Classification

There has been considerable historical uncertainty over the correct classification of several members. The red panda was previously classified in this family, but it is now classified it in its own family, the Ailuridae, based on molecular biology studies. The status of the various olingos was disputed: some regarded them all as subspecies of Bassaricyon gabbii before DNA sequence data demonstrated otherwise.[3]

The traditional classification scheme shown below on the left predates the recent revolution in our understanding of procyonid phylogeny based on genetic sequence analysis. This outdated classification groups kinkajous and olingos together on the basis of similarities in morphology that are now known to be an example of parallel evolution; similarly, coatis are shown as being most closely related to raccoons, when in fact they are closest to olingos. Below to the right is a cladogram showing the results of the recent molecular studies.[3][4][6] Genus Nasuella was not included in these studies, but in a separate study was found to nest within Nasua.[7]

Procyonidae  



Bassaricyon (olingos and olinguito)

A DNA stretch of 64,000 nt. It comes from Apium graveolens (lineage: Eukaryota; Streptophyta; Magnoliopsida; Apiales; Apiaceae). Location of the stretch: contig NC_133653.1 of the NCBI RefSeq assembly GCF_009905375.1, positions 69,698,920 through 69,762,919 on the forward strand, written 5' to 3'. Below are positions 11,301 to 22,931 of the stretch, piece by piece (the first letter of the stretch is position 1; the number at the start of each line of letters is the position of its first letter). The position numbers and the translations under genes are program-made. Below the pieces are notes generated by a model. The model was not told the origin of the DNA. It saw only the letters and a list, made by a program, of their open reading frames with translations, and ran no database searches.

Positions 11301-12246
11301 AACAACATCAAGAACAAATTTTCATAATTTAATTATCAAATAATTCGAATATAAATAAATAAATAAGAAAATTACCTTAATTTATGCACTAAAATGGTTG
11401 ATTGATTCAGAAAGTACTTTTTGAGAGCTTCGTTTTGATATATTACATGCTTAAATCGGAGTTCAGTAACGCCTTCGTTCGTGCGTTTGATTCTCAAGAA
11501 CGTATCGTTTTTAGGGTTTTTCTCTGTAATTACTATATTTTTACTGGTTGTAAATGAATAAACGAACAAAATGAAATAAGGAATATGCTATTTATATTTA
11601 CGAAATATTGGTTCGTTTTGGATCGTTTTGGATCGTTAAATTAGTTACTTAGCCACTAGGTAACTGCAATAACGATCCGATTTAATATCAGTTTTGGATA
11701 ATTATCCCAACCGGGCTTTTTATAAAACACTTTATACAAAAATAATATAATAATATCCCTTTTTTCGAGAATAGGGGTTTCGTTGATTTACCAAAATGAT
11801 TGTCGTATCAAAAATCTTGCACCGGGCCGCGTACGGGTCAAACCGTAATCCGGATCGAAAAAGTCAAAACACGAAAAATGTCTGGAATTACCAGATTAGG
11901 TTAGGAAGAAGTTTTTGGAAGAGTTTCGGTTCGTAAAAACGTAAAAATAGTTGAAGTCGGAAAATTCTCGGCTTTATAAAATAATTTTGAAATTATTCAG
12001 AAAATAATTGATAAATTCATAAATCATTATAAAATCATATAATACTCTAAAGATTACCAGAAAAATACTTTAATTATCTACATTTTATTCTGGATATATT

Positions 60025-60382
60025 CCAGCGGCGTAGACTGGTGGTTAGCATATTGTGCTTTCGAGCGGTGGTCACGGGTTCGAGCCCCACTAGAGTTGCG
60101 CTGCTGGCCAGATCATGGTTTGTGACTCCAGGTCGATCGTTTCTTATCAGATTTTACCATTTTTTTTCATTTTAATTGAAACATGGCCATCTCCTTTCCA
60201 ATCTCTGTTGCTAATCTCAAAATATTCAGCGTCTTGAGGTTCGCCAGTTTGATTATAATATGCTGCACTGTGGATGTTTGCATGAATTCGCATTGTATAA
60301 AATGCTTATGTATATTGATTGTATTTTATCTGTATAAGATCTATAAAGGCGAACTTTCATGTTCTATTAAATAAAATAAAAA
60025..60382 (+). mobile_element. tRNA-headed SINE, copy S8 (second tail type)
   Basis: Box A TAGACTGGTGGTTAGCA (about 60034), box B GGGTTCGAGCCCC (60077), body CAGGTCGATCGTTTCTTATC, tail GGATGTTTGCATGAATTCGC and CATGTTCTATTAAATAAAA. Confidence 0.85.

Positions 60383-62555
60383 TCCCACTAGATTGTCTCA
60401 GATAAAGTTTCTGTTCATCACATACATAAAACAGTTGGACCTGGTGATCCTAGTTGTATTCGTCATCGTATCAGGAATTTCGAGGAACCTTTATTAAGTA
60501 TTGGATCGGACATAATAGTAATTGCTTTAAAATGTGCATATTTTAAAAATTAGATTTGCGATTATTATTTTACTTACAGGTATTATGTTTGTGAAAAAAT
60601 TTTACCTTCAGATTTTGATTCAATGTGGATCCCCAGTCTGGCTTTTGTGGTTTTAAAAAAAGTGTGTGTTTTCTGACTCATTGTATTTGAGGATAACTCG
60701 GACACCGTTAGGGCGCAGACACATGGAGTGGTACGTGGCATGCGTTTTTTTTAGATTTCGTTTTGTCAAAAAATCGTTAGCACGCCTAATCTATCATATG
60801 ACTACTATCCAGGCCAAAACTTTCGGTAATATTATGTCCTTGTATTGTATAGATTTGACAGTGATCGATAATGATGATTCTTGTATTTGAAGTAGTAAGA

Nasua and Nasuella (coatis)




Procyon (raccoons)


Bassariscus (ringtail and cacomistle)




Potos (kinkajou)


References

  1. ^ Wozencraft, W.C. (2005). "Order Carnivora". In Wilson, D.E.; Reeder, D.M. Mammal Species of the World: A Taxonomic and Geographic Reference (3rd ed.). Johns Hopkins University Press.  
  2. ^ a b Russell, James (1984). Macdonald, D., ed. The Encyclopedia of Mammals. New York: Facts on File. pp. 98–99.  
  3. ^ a b c d e f Helgen, K. M.; Pinto, M.; Kays, R.; Helgen, L.; Tsuchiya, M.; Quinn, A.; Wilson, D.; Maldonado, J. (2013-08-15). "Taxonomic revision of the olingos (Bassaricyon), with description of a new species, the Olinguito". ZooKeys 324: 1–83.  
  4. ^ a b c K.-P. Koepfli, M. E. Gompper, E. Eizirik, C.-C. Ho, L. Linden, J. E. Maldonado, R. K. Wayne (2007). "Phylogeny of the Procyonidae (Mammalia: Carvnivora): Molecules, morphology and the Great American Interchange". Molecular Phylogenetics and Evolution 43 (3): 1076–1095.  
  5. ^ Woodburne, M. O. (2010-07-14). "The Great American Biotic Interchange: Dispersals, Tectonics, Climate, Sea Level and Holding Pens". Journal of Mammalian Evolution 17 (4): 245–264.  
  6. ^ a b Eizirik, E.; Murphy, W. J.; Koepfli, K.-P.; Johnson, W. E.; Dragoo, J. W.; Wayne, R. K.; O’Brien, S. J. (2010-02-04). "Pattern and timing of diversification of the mammalian order Carnivora inferred from multiple nuclear gene sequences". Molecular Phylogenetics and Evolution 56 (1): 49–63.  
  7. ^ Helgen, K. M.; Kays, R.; Helgen, L. E.; Tsuchiya-Jerep, M. T. N.; Pinto, C. M.; Koepfli, K. P.; Eizirik, E.; Maldonado, J. E. (August 2009). (Carnivora: Procyonidae)"Nasuella"Taxonomic boundaries and geographic distributions revealed by an integrative systematic overview of the mountain coatis, (PDF). Small Carnivore Conservation 41: 65–74. Retrieved 2013-08-20. 

External links